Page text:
According to the facial feedback hypothesis, facial muscles do not only express emotions, they also have the ability to modulate subjective experiences of emotions and to initiate emotions. This study examined the voluntary facial action technique, where participants were instructed to react with the Zygomatic major muscle (smile) or the Corrugator supercilii muscle (frown) when exposed to different stimuli. The results demonstrate that the technique effectively induces facial feedback effects. Through use of this technique we further addressed three important areas of facial feedback and found, first, that facial feedback did not modulate the experience of positive and negative emotion evoking stimuli differently. Second, the modulating ability provided significant feedback effects, while the initiating ability did not. Third, an effect of feedback remained and could be detected even some time after the critical manipulation. It is concluded that the present technique can be used in the future study of facial feedback.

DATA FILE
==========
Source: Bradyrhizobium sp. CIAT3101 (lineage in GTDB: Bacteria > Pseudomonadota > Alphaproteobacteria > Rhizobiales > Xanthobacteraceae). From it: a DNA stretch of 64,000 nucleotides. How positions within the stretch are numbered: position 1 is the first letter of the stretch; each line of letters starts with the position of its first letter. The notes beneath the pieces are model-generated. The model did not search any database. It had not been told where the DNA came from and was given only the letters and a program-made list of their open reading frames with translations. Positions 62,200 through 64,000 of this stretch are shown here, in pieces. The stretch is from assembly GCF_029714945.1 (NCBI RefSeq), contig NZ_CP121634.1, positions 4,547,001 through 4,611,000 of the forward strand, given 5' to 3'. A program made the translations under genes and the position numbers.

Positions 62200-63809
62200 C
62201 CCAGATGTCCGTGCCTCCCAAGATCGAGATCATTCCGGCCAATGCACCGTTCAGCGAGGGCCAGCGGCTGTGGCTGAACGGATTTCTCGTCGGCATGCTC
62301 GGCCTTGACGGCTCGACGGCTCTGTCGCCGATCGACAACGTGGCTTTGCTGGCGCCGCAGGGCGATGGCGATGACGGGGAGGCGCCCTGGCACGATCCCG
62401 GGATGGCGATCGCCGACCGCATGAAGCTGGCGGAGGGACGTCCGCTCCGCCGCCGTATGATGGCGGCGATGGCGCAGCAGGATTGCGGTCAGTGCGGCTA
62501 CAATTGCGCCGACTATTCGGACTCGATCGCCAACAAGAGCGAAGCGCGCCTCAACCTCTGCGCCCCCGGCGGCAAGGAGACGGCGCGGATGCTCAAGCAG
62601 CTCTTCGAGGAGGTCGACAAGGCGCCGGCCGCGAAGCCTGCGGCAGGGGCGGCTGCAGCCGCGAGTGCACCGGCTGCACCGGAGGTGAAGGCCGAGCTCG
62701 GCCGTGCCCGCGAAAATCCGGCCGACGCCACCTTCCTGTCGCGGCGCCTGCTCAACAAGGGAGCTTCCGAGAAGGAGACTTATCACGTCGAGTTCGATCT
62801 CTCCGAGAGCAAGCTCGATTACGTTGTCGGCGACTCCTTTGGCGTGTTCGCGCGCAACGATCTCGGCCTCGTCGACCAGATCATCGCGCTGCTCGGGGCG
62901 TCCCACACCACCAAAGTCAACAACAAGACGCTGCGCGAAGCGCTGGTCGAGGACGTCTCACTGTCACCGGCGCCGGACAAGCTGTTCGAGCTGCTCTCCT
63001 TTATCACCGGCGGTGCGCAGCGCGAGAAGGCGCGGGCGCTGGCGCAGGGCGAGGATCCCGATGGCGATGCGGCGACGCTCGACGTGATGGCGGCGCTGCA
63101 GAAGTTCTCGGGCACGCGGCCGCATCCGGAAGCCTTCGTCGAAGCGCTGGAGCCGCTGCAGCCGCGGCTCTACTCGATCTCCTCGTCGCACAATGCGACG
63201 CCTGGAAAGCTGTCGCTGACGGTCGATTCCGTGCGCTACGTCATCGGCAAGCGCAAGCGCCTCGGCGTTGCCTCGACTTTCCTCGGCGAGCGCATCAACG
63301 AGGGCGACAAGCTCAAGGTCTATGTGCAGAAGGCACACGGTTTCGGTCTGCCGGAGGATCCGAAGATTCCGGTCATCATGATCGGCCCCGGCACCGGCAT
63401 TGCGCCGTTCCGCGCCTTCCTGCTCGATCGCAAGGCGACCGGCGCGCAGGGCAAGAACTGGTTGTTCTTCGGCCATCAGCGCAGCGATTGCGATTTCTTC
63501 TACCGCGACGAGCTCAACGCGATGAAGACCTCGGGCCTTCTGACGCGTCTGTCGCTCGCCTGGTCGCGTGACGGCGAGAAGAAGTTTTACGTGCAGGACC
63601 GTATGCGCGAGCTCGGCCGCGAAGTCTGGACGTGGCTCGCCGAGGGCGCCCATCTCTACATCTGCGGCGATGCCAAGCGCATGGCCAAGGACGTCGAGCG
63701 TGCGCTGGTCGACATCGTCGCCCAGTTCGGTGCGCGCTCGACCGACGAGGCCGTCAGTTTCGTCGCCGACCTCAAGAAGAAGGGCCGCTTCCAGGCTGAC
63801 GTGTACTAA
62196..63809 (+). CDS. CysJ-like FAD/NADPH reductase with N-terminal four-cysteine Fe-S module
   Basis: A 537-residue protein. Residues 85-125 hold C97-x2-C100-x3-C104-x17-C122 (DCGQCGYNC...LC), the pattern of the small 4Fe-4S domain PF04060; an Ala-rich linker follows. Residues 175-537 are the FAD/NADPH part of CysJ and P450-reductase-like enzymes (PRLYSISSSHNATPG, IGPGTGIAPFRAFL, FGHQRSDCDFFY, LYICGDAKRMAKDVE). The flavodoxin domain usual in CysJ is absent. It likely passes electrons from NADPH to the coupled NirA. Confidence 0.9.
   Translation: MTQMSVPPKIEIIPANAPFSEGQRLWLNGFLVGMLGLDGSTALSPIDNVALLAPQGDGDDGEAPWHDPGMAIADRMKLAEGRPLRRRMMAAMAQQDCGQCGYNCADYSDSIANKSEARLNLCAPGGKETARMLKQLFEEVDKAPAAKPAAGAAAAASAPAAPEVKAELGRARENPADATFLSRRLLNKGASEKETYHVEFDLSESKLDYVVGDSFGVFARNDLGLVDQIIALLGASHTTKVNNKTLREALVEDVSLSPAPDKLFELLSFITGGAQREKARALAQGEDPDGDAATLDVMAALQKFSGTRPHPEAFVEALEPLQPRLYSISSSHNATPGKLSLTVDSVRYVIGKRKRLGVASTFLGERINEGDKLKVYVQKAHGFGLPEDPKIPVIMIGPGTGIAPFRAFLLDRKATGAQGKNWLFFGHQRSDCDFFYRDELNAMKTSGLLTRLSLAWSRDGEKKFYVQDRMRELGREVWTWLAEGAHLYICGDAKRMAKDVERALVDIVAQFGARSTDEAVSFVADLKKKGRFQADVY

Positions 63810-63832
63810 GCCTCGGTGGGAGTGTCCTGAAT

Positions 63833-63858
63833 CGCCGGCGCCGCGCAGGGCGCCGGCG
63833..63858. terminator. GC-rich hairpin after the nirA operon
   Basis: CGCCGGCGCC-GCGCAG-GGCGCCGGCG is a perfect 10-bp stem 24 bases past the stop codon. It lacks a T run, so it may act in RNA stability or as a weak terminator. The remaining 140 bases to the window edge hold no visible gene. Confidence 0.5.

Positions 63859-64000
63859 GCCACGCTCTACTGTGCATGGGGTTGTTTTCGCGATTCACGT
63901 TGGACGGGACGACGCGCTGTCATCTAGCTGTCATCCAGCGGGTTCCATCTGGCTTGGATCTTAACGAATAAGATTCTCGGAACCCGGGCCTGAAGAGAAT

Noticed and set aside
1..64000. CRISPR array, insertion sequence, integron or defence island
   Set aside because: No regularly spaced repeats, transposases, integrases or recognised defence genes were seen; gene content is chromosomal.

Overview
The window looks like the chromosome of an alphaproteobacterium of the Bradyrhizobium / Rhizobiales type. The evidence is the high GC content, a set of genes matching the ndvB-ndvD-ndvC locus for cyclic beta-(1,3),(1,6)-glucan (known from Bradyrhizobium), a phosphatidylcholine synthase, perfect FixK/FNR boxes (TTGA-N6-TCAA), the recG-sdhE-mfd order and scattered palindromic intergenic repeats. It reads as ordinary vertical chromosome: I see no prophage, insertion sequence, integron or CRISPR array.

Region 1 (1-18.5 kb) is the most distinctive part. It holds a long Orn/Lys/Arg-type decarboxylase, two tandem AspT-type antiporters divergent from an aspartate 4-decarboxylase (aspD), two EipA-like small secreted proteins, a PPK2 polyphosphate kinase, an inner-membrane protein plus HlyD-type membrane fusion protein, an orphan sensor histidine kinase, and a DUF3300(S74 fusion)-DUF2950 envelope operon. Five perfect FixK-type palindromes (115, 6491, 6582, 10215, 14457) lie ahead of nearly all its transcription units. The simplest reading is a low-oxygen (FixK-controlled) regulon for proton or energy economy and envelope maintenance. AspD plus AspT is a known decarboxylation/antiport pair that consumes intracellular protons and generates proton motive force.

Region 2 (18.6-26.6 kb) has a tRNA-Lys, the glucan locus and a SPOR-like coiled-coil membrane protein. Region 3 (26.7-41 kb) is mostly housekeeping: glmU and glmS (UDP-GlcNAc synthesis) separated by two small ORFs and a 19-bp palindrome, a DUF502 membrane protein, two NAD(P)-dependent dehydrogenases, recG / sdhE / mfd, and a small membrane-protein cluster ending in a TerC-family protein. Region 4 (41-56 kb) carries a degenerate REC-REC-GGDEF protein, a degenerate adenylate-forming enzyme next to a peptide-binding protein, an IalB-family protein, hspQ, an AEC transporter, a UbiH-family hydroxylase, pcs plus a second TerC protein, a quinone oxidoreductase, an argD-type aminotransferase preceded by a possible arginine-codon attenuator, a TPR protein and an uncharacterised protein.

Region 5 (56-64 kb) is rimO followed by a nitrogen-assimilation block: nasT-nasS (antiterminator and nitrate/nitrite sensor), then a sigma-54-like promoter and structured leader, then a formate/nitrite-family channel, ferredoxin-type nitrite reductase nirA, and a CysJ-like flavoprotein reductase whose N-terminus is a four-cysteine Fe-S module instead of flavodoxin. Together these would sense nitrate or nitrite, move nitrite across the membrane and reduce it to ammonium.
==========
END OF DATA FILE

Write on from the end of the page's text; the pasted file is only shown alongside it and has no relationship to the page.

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This study was supported by grants to Ulf Dimberg from The Swedish Research Council and The Bank of Sweden Tercentenary Foundation. We thank Monika Thunberg for helpful comments on the manuscript.
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Dimberg, U., Söderkvist, S. The Voluntary Facial Action Technique: A Method to Test the Facial Feedback Hypothesis. J Nonverbal Behav 35, 17–33 (2011). https://doi.org/10.1007/s10919-010-0098-6
- Facial feedback
- Facial expressions